You do exceptional things in the classroom every single day. NCTE is here to recognize them.
The Doublespeak Award
American business man, television producer and politician. Republican Party nominee for President of the United States in the 2016 election
Numerous organizations, from news media outlets to public interest groups, have documented the plethora of statements attributed to Donald Trump in his pursuit of the presidency of the United States. Trump repeatedly fails to communicate how the greater community would benefit from his proposals and instead often tends toward obfuscation and inconsistency. Many times he has made a statement one day and denied it in following days. Trump has the unique gift of capitalizing on what he labels the dishonesty of his opponent, all while spinning unsubstantiated claims of his own. In literary terms, Donald Trump might be viewed as an inconsistent or otherwise unreliable narrator. In rhetorical terms, he frequently honors pathos before logos, often speaking without substance and placing feelings above rationality. One committee member wrote, “I don’t think we’ve ever had a better example of the Doublespeak Award,” and the five committee members unanimously voted Donald Trump as the champion of the dubious Doublespeak honor.
The NCTE Doublespeak Award, established in 1974 and given by the NCTE Public Language Award Committee, is an ironic tribute to public speakers who have perpetuated language that is grossly deceptive, evasive, euphemistic, confusing, or self-centered.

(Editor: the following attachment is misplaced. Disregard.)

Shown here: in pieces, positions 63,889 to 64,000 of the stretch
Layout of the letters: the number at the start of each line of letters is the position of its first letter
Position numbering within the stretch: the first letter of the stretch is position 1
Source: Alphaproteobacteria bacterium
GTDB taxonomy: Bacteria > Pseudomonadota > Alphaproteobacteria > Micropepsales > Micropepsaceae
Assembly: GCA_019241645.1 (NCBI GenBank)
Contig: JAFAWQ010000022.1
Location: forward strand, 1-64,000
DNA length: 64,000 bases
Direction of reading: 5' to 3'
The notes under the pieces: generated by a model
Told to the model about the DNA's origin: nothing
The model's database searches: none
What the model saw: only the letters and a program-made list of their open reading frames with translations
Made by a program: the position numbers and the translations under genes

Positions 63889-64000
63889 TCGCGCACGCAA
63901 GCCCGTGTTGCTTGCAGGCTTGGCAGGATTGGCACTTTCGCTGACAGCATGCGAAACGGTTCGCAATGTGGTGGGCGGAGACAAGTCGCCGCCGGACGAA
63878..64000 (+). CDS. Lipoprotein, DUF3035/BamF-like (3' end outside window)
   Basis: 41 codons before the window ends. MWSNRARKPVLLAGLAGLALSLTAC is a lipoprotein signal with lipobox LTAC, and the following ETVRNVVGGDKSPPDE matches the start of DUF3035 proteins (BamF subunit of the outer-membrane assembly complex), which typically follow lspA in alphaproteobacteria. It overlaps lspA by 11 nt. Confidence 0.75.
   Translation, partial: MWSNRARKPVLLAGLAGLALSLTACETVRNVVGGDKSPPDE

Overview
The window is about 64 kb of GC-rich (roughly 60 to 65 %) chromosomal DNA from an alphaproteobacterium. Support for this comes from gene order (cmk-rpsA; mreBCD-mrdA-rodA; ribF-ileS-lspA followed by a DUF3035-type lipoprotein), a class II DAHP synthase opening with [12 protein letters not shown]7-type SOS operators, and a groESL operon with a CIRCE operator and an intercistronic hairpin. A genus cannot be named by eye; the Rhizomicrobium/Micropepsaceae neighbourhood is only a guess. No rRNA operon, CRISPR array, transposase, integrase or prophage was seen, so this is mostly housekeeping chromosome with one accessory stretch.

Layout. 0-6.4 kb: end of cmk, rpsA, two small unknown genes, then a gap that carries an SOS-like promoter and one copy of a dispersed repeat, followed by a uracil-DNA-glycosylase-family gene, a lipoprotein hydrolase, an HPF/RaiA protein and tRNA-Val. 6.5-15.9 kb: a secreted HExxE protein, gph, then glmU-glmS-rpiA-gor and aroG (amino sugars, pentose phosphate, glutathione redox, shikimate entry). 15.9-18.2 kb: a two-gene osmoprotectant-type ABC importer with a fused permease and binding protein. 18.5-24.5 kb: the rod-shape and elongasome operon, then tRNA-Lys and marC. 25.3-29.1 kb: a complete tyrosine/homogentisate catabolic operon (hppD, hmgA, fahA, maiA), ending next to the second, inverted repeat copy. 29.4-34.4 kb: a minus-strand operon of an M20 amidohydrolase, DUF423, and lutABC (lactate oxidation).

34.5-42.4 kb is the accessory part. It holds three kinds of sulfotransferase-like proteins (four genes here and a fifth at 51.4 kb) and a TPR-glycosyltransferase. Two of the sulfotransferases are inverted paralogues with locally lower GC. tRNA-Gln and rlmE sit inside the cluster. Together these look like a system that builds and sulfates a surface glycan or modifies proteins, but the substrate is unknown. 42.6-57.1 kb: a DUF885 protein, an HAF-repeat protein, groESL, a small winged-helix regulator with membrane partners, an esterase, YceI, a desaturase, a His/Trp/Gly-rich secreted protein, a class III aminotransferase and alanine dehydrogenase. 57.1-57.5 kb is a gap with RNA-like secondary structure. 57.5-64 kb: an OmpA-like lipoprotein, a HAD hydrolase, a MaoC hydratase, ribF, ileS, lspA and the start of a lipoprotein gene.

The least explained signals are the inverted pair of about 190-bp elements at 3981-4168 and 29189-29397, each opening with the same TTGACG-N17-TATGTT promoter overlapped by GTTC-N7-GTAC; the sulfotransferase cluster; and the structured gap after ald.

Nominations for the Award
The NCTE Public Language Award Committee is now seeking nominations for this year’s Doublespeak Award, which is given to a glaring example of deceptive language by a public spokesperson. The words must originate from an American. The committee needs a one-page description of the context in which the statement occurred and a copy of the print media source in which the quote appeared (with date). In the case of broadcast media, list the program, time, place, and date.
The nominations deadline is September 15, 2017.
Eligible nominations are those appearing or published between July 1, 2016, and June 30, 2017.
Nominations are also sought for the Orwell Award, which honors an author, editor, or producer of a print or nonprint work that contributes to honesty and clarity in public language.
Send nominations to the NCTE Public Language Award Committee, c/o Linda Walters-Moore, NCTE, 1111 W. Kenyon Road, Urbana, IL 61801-1096; fax: 217-328-0977.
Click here to see a list of recipients.